The government of the Democratic Republic of Congo (DR Congo) has banned exportation of concentrated mineral products from Katanga province, forcing the mining operators to build metallurgic factories to produce raw copper.
Congolese Minister of Mines Martin Kabwelulu said on Sunday the measure should have come into force three years ago, but its implementation was delayed.
"There has been a grace period since 2007. We had asked the mineral operators to construct metallurgic factories to add value to our minerals. And those who did not do this and are still exporting the concentrated content, we are forced to tell them to stop. It is only those who are producing metallic copper and metallic cobalt who can export their products," he explained.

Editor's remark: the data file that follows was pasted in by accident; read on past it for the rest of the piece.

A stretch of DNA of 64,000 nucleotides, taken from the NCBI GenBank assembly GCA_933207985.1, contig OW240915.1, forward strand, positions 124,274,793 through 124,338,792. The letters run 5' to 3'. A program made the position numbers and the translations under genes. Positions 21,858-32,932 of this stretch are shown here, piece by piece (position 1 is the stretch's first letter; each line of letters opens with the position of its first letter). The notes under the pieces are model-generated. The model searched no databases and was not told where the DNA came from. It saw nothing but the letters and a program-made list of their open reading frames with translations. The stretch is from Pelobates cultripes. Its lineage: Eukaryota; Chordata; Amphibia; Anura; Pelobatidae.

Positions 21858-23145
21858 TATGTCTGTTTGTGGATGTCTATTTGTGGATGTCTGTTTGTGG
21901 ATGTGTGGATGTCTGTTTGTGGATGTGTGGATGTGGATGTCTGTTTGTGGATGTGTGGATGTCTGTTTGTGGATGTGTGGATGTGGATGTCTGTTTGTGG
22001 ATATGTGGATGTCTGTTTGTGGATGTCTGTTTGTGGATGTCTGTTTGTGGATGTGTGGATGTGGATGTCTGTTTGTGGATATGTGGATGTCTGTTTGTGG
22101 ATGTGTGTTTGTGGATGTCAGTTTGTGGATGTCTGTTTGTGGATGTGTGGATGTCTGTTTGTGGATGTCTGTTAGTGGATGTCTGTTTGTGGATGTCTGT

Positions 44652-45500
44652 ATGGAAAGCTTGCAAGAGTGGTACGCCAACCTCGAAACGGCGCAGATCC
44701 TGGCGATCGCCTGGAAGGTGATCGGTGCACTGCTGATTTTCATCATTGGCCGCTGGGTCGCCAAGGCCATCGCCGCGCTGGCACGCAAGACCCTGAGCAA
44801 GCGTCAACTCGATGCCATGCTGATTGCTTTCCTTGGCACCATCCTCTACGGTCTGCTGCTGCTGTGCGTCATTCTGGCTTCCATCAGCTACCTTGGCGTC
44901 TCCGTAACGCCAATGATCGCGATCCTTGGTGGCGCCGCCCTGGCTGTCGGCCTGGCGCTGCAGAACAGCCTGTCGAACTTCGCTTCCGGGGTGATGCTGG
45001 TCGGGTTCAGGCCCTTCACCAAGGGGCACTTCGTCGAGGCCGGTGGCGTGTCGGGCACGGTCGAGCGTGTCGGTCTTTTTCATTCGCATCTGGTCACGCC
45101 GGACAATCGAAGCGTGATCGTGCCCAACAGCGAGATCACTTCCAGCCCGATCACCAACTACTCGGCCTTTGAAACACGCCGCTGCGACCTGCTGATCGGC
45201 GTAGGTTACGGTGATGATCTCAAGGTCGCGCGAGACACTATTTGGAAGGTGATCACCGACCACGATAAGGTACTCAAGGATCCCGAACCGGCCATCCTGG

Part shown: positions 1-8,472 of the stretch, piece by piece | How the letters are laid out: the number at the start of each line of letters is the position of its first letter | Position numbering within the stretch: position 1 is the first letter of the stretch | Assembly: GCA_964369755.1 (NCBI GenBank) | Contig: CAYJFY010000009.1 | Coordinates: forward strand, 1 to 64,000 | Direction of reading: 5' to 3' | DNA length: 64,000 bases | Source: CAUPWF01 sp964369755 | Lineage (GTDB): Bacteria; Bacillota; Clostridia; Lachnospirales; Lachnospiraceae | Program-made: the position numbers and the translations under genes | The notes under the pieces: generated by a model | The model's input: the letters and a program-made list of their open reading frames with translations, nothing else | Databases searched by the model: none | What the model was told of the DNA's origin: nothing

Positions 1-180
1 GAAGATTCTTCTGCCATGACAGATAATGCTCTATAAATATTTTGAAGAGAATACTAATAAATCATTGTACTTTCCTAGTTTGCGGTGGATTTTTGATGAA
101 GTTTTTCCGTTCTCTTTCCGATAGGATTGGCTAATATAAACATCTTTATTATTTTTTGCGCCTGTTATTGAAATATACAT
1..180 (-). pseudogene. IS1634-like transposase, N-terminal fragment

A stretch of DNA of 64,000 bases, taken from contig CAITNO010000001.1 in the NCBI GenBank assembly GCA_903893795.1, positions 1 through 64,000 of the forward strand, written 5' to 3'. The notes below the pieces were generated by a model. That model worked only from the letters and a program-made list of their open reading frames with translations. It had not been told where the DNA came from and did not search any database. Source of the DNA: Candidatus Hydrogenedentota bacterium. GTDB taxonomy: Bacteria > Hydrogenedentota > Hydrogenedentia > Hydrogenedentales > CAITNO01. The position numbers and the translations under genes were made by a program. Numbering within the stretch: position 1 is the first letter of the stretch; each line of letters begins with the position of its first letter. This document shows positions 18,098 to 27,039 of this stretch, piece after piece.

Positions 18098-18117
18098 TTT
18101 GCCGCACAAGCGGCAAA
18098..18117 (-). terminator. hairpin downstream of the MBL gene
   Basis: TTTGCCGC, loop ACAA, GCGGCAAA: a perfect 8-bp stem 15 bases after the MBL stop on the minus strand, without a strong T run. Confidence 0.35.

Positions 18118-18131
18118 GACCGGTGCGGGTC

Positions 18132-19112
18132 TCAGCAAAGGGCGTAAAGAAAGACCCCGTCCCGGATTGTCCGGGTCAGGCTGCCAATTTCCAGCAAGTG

The minister acknowledged the fact that this decision might lead to reduction in revenues, but expected it to increase them later because the collection of taxes from minerals will be done on the actual quantity of copper.
"I know that there are a number of operators who are unhappy. The revenues might drop. That is certain. But three or four months from now the revenues will increase because the payment of mineral taxes, when we export crude metal is 100 percent while when we export the concentrated one, the operator just pays for the quantity of metal contained in the concentrated product," he pointed out.